Ellis Genge talent-spotter backs prop to ‘thrive’ as England captain in latest chapter on rise to the top

Ellis Genge talent-spotter backs prop to ‘thrive’ as England captain in latest chapter on rise to the top

The man who discovered Ellis Genge has backed the Bristol star to flourish if handed the England captaincy this autumn.

Former Leicester Tigers skipper Genge will be among the front-runners to lead England in Sunday’s Autumn Nations Series opener against Argentina should Owen Farrell miss out through injury.

Genge led Leicester to their first Gallagher Premiership title in nine years with June’s 15-12 win over Saracens, before heading back to home club Bristol in the summer.

Now the 27-year-old prop could be primed for his biggest captaincy job yet, should boss Eddie Jones install him to lead England for the first time.

Alan Martinovic launched the careers of scores of club and Test stars, in trophy-laden roles at first Bristol’s Collegiate School then Gloucestershire’s Hartpury College.

The acclaimed youth coach made Genge his Under-18s captain at Hartpury, with current Gloucester skipper Lewis Ludlow the vice-captain of that same side.

Ellis Genge could lead England against Argentina if Owen Farrell is not ready to return (Getty Images)
Ellis Genge could lead England against Argentina if Owen Farrell is not ready to return (Getty Images)

Back then there were a few “raised eyebrows” at a leadership role for a raw ball-carrying forward from a Bristol council estate. Now no one would bat an eyelid should Jones pick the powerhouse prop to join England’s exclusive captaincy club.

“Ellis would excel at the job and thrive in it,” Martinovic told Standard Sport. “Knowing him as I do, I think it would be a job he would relish.

“No one would turn down the offer of England captain, but for some, you do wonder if it’s a burden they don’t really need.

“Ellis thrives on responsibility and leadership. He has matured fantastically as a person and a leader, developing his captaincy style from a follow-me approach to speaking so well and driving standards, on and off the field.

“When I made him captain at Hartpury there were one or two raised eyebrows. But I just felt at the time that Ellis needed that responsibility.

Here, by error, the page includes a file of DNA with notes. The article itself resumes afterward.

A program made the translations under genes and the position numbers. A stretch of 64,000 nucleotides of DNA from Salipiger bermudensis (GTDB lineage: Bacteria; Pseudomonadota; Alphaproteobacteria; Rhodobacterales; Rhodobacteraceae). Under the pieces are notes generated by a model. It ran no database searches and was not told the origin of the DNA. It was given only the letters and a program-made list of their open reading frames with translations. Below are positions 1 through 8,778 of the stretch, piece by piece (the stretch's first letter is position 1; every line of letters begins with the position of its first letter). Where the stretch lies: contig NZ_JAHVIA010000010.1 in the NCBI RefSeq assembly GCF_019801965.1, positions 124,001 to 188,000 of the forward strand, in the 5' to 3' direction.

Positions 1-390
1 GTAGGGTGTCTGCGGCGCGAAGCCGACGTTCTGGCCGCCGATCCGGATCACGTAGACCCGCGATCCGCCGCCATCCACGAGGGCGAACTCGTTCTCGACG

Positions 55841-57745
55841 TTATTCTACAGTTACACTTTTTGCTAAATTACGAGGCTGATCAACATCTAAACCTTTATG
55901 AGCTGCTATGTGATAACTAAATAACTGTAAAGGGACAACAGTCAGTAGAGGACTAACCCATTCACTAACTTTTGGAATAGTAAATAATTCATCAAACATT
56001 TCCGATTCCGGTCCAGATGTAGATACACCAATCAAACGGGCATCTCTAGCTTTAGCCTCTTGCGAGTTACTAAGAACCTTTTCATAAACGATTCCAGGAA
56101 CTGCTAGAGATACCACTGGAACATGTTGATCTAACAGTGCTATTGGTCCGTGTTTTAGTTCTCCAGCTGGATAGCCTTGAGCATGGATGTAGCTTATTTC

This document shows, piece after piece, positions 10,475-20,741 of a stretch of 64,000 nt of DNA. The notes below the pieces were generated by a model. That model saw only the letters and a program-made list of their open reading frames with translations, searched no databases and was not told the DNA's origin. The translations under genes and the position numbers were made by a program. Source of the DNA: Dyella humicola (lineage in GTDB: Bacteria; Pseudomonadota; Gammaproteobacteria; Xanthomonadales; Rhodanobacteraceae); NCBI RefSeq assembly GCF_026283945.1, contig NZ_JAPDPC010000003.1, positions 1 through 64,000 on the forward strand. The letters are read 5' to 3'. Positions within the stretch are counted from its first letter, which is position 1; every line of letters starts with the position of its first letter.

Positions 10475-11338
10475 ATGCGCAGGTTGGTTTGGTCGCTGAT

“It is a fantastic achievement to have gone from there to driving the standards at both club and country in the way he does by all accounts. It’s incredible for him to reach the pinnacle of the game.”

Genge has matured fantastically as a person and a leader, developing his captaincy style and driving standards

Flanker Courtney Lawes will definitely miss England’s first autumn outing at Twickenham this weekend, owing to continued concussion concerns.

Fly-half Farrell could yet complete his own head injury return-to-play protocols in time to face the Pumas, but if not, Genge could step into the captaincy breach.

Genge’s rise from Bristol’s hard-knocks Knowle West estate to rugby stardom is a tome now well-thumbed, but Martinovic is keen to add another chapter.

If Genge has sought to keep potential rogue influences at bay throughout his career, Martinovic revealed his family’s vital help.

“A lot of people talk about Ellis’ background, but there are very, very good aspects there, especially his family,” said Martinovic. “His mum and dad are incredibly supportive, and always have been; they have followed him everywhere.

“Back in his Hartpury days, every conversation I had with his mum, she was just always determined to do the absolute best for him however she could.

“There were people in his peer group in Bristol who were not the best influence, but his family realised it and took action rather than leaving him to his own devices.

Alan Martinovic played a crucial role in the development of England’s influential prop (Getty Images)
Alan Martinovic played a crucial role in the development of England’s influential prop (Getty Images)

“I’m sure he would admit himself he was a bit of a rough diamond back in the early days, but I really enjoyed working with him, being part of his development.

“Watching him play was a real privilege, and there’s no doubt he had something that set him apart from other players. If you're going into battle he’s certainly something you’d want to follow.

“He still frightens people now on a rugby field, grown men and fellow professionals. So you can imagine what that was like against 15 or 16-year-olds.

“I saw him a few times before taking him to Hartpury, certainly I remember one game for Bristol Schools. The non-talent elements you look for, courage, work-rate, resilience, he had all of that.

“If a young player has all of that and also a 10 out of 10 attribute too, then they can be special. And obviously his 10 out of 10 was his ball carrying.”